Training-guide

shuttleworthds

Training-guide

International respected consultancy Strategic Social Marketing and

Mark Wall Communications have teamed up to offer a series of expert

training days on marketing and communication for the not for profit and

government sectors.

Our experience and expertise is in equipping

people to be competent and confident social

marketers and communicators, especially in

public sector organisations facing challenge

and going through complex societal and

cultural change.

No matter what challenges you face and what

difficulties need to be addressed, being able

to influence the behaviour and communicate

effectively to a variety of different audience

groups is half the battle. People will support

you more and are more likely to act if they

understand what and why you are proposing

the action you are taking. Staff, stakeholders

and the public will work with you if they feel

listened to and engaged with.

Social Marketing is an evidence and data

driven approach to developing and integrating

approaches to influence behaviours that

benefit individuals and communities for the

greater social good. It seeks to integrate

research, best practice, theory, and audience

and partnership insight, to bring about

positive social change. Social Marketing is an

approach that every person that is seeking

to provide great public services should

understand and be able to apply.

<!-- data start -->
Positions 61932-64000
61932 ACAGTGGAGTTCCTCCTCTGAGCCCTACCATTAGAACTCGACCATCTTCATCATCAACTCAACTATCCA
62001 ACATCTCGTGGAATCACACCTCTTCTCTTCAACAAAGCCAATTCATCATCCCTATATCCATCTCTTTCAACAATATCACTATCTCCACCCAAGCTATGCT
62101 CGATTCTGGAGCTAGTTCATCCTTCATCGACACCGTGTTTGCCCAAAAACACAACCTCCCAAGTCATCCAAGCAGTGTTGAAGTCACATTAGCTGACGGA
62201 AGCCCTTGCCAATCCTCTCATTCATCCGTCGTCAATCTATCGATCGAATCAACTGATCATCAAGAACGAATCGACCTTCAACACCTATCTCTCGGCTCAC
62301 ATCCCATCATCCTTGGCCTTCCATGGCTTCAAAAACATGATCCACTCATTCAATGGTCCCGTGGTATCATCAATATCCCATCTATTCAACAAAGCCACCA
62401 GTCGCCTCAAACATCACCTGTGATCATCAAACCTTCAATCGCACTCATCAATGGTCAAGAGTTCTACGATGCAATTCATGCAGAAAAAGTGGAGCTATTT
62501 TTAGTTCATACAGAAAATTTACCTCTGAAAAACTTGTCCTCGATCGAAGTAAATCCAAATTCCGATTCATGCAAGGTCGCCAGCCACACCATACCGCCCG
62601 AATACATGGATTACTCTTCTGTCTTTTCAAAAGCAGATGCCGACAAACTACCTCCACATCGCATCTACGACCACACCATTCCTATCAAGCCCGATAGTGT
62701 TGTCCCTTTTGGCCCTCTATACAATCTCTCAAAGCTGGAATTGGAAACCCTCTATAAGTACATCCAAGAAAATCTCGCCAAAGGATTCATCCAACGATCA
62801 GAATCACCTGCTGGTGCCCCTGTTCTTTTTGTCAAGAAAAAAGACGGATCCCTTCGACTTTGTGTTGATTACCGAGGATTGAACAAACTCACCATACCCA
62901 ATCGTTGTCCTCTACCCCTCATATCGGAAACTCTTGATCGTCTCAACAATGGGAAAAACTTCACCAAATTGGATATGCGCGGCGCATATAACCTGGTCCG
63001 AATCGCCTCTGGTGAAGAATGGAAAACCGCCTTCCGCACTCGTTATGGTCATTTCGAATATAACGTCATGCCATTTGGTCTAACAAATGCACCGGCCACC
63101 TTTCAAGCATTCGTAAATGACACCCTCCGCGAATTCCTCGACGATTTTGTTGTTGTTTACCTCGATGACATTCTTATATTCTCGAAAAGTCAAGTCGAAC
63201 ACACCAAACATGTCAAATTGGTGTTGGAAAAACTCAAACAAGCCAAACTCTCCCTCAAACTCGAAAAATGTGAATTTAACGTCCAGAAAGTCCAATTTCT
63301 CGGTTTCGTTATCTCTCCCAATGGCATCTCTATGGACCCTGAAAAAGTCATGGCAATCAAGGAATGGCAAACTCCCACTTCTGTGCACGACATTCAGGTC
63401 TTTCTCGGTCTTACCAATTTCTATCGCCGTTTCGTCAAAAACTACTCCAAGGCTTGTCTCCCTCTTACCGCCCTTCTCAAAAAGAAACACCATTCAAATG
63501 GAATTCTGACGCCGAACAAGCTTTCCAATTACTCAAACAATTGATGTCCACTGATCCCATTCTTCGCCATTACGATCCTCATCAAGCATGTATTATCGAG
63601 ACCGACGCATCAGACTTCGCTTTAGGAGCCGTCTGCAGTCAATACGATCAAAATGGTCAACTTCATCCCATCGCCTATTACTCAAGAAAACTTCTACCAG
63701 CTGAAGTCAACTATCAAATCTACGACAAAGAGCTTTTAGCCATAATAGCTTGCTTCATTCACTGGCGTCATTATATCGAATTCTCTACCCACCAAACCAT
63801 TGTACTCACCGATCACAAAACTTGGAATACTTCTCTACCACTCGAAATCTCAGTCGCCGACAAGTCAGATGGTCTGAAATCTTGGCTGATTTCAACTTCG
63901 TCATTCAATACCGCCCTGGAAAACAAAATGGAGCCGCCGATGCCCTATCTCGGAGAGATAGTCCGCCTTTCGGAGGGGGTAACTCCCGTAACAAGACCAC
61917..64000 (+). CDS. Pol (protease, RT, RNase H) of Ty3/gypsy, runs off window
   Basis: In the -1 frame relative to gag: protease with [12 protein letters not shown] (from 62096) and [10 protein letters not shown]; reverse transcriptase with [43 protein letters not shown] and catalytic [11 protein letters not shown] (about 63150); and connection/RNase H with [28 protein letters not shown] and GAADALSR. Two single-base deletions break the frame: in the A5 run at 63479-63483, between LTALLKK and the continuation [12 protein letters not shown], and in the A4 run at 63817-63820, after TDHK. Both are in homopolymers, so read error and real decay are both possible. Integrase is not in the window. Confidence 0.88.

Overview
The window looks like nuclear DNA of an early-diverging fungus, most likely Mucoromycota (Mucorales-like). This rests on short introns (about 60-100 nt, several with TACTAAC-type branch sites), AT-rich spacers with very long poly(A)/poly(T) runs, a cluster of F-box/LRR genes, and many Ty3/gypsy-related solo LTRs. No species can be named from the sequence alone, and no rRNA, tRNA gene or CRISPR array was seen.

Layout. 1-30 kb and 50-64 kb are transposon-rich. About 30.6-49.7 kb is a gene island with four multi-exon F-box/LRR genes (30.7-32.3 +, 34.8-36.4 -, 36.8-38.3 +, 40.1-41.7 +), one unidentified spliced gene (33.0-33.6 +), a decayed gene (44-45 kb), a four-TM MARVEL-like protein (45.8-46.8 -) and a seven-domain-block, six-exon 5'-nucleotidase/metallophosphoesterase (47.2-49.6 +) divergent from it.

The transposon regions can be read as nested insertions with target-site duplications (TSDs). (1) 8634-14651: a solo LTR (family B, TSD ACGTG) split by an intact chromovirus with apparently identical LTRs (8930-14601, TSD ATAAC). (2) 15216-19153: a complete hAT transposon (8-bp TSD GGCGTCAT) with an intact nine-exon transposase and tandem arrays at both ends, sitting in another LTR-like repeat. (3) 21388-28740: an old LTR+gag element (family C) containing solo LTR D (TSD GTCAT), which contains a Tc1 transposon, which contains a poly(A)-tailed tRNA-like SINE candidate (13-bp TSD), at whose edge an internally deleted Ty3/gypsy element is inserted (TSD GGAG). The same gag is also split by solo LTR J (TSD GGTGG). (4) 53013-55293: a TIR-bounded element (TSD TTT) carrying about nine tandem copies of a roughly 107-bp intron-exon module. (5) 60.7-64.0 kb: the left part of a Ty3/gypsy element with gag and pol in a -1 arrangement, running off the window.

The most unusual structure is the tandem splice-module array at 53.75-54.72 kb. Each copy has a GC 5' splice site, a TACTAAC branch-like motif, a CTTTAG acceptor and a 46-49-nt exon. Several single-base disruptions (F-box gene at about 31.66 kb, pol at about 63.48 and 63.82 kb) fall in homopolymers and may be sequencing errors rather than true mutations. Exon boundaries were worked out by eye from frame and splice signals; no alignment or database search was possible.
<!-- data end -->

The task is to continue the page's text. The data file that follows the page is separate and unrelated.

Our courses will give you the theory and

examples of practice that you need to

understand, the communication and

marketing tools you need to do the job.

For each course there will be a bespoke

brochure and hand-outs for all participants

summarising the main points of the day and

adding some additional references and ideas

for further reading.


Content

Communications

1. Effective Communication Taster

2. Dealing with the Media

3. Crisis Communications

4. What is effective communication

5. Segmenting Stakeholder Communications

6. Internal Communications

Social Marketing Courses

1. An introduction to Social Marketing key concepts

2. Strategic Social Marketing, developing a more citizen focused approach

to service development and delivery

3. Influencing Behaviour for social good what works and how to do it ethically

4. Measuring efficiency and evaluating the effectiveness of behavioural

change and communication programmes